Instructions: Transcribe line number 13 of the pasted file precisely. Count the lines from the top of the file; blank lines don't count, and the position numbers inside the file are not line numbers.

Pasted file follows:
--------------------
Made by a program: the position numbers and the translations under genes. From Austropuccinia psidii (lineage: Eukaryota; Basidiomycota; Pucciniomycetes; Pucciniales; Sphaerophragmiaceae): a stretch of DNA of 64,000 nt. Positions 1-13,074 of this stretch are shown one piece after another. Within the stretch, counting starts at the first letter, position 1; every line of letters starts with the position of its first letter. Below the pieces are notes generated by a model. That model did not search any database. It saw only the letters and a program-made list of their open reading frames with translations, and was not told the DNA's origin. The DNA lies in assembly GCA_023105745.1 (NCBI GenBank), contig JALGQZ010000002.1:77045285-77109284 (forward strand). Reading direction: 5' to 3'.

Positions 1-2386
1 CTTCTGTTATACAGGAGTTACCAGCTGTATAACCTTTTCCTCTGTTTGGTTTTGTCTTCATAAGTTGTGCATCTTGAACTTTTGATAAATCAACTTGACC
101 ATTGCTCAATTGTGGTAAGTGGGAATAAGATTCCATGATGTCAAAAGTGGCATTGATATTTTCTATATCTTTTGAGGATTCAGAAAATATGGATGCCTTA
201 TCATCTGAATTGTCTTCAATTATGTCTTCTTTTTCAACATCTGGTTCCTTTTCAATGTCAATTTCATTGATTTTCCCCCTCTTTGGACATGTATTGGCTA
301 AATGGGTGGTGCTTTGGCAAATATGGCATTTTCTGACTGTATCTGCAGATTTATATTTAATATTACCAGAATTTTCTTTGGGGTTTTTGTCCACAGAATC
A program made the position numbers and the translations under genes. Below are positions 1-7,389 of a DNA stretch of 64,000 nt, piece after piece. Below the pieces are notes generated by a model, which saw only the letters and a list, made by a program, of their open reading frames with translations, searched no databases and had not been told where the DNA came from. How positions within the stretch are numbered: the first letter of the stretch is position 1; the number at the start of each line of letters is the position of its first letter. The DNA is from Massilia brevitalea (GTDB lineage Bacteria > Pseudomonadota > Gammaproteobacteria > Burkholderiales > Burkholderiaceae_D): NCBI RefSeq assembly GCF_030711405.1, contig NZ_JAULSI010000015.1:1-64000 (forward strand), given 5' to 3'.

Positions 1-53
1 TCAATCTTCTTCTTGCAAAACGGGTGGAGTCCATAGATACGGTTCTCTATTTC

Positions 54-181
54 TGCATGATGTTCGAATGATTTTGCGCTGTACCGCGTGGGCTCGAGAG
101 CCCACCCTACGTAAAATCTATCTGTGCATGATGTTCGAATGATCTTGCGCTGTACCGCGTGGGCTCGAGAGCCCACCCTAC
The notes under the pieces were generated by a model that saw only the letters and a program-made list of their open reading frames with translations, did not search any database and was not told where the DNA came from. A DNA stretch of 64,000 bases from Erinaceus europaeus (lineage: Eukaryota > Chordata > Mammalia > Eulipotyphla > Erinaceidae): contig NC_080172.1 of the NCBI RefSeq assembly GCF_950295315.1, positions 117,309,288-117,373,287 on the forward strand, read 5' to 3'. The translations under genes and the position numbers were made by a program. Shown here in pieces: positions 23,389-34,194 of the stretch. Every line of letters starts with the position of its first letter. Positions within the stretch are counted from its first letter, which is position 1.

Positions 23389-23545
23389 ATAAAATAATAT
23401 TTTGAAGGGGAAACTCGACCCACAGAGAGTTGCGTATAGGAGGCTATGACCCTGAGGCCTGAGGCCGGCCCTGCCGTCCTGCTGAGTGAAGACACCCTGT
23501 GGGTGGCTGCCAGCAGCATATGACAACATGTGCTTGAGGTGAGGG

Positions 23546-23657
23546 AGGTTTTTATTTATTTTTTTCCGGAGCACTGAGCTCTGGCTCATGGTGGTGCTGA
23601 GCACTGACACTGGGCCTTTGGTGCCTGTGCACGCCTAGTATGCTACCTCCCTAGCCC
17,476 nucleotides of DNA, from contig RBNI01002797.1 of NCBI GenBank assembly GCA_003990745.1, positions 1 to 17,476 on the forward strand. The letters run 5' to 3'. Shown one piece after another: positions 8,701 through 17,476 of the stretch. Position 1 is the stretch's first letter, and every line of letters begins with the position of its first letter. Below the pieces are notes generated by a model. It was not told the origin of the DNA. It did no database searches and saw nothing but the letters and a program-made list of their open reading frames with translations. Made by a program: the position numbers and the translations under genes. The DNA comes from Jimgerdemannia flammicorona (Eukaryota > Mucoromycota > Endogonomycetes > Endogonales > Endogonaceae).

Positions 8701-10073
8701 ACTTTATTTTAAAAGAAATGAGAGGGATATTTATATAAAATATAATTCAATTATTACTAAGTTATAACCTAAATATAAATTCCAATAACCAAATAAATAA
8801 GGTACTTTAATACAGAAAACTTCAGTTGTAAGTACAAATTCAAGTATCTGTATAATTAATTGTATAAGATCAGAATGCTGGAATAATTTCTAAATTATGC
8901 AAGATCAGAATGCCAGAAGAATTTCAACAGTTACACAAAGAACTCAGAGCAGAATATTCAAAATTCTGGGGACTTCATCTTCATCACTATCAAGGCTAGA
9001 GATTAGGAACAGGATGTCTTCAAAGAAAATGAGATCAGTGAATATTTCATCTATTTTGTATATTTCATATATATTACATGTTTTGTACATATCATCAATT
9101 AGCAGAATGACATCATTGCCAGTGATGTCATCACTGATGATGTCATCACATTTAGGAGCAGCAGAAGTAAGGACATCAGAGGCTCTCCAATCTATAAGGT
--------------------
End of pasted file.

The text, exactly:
The notes under the pieces were generated by a model that saw only the letters and a program-made list of their open reading frames with translations, did not search any database and was not told where the DNA came from. A DNA stretch of 64,000 bases from Erinaceus europaeus (lineage: Eukaryota > Chordata > Mammalia > Eulipotyphla > Erinaceidae): contig NC_080172.1 of the NCBI RefSeq assembly GCF_950295315.1, positions 117,309,288-117,373,287 on the forward strand, read 5' to 3'. The translations under genes and the position numbers were made by a program. Shown here in pieces: positions 23,389-34,194 of the stretch. Every line of letters starts with the position of its first letter. Positions within the stretch are counted from its first letter, which is position 1.